Shell knew about climate change – and did worse than nothing

Shell has been aware of climate change for over 30 years, but the company’s been telling the public a very different story.

Confidential documents dating back to the 1980s have recently been revealed showing Shell clearly knew about the dangers posed by climate change. An internal briefing in 1988 warned that:

”by the time global warming becomes detectable it could be too late to take effective countermeasures to reduce the effects or even to stabilize the situation’.

Shell was also alerted to the ‘major social, political, and economic changes’ that climate change would bring. The company even predicted a future in which catastrophic weather events and mounting public concern would trigger lawsuits against the government and fossil fuel companies, encouraged by growing protest movements.

This early awareness, though, didn’t stop Shell extracting fossil fuels. The company was worried that if the issue of climate change became better known, public opinion might shift against oil and gas and towards renewable energy, and that would put Shell’s profits at risk.

So instead it spread doubt about the validity of the science, talked of ‘clean coal’ and supported climate ‘sceptics’ who believed ‘concerns over global warming to be exaggerated and misguided’, as stated in a 1994 report. It was also quick to deflect most responsibility for dealing with climate change onto governments – though it did acknowledge the energy industry needed to ‘work out the part it should play’.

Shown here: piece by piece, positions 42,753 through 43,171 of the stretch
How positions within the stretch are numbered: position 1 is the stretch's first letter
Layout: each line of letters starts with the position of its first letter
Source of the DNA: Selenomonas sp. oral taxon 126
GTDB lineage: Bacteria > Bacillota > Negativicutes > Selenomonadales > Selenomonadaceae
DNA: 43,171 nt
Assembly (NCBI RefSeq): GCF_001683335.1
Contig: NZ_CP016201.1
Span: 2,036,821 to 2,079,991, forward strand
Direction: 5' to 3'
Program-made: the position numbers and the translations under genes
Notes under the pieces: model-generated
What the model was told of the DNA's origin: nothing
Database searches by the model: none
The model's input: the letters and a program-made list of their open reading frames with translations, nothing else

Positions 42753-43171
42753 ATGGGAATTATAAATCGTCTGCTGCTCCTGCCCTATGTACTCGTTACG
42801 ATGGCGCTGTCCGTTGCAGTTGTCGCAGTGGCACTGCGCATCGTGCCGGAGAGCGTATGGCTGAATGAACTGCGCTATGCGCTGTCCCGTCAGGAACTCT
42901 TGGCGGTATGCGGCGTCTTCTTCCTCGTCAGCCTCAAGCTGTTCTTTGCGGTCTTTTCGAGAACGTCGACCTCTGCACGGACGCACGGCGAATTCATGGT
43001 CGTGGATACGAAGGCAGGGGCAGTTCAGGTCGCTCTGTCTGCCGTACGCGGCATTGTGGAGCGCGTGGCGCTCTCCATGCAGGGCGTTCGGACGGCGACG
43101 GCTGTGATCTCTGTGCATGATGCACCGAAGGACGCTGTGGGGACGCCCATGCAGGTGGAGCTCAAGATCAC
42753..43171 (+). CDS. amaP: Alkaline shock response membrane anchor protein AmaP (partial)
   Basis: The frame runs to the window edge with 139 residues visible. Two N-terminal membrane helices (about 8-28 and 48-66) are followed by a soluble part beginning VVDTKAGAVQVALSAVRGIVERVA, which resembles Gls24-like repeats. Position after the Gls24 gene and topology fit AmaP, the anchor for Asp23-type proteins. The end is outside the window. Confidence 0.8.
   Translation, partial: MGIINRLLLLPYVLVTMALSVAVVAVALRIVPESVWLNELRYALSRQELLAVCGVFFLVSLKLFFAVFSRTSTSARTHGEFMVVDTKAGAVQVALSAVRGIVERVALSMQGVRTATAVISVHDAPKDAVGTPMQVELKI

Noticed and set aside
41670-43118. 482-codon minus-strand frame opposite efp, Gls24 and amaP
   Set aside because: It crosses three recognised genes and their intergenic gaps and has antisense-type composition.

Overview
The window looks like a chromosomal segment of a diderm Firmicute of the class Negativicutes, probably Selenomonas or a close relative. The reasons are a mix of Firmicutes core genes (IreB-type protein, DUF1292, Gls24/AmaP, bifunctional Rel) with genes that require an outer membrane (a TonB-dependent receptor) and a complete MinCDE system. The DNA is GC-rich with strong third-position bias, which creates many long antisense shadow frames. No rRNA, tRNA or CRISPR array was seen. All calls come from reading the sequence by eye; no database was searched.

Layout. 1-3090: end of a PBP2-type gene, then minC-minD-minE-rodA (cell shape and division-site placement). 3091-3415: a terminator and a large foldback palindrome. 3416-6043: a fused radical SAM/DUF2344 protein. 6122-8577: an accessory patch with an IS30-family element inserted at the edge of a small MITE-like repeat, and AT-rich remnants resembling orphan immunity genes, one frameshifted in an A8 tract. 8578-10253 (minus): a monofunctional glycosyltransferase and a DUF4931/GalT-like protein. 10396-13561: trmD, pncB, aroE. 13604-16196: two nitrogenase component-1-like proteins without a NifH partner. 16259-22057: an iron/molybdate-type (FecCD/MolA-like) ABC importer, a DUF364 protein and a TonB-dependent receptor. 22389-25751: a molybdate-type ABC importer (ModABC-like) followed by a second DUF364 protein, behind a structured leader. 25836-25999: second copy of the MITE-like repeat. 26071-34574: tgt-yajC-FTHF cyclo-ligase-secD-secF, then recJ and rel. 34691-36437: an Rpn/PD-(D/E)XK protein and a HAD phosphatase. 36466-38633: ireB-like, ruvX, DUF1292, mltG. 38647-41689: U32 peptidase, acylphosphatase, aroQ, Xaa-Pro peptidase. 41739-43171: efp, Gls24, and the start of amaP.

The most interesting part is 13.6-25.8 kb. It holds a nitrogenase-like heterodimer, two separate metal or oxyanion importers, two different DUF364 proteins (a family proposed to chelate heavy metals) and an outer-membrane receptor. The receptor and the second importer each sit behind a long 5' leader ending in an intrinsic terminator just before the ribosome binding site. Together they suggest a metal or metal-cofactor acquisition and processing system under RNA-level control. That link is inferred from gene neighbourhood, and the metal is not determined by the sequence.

At the same time, Shell tried to clean up its image through a marketing strategy that focused on ‘community engagement’. It produced glossy adverts presenting a bright future powered by renewables, despite its tiny investment in clean energy.

The company still plans to keep 95 percent of its future investments in fossil fuels, putting just 5 percent into renewables. Meanwhile, its latest projections for preventing more than 2C warming have been criticised for allowing fossil fuel use to continue for too long at current levels, as well as relying on unproven ‘negative emissions’ technologies.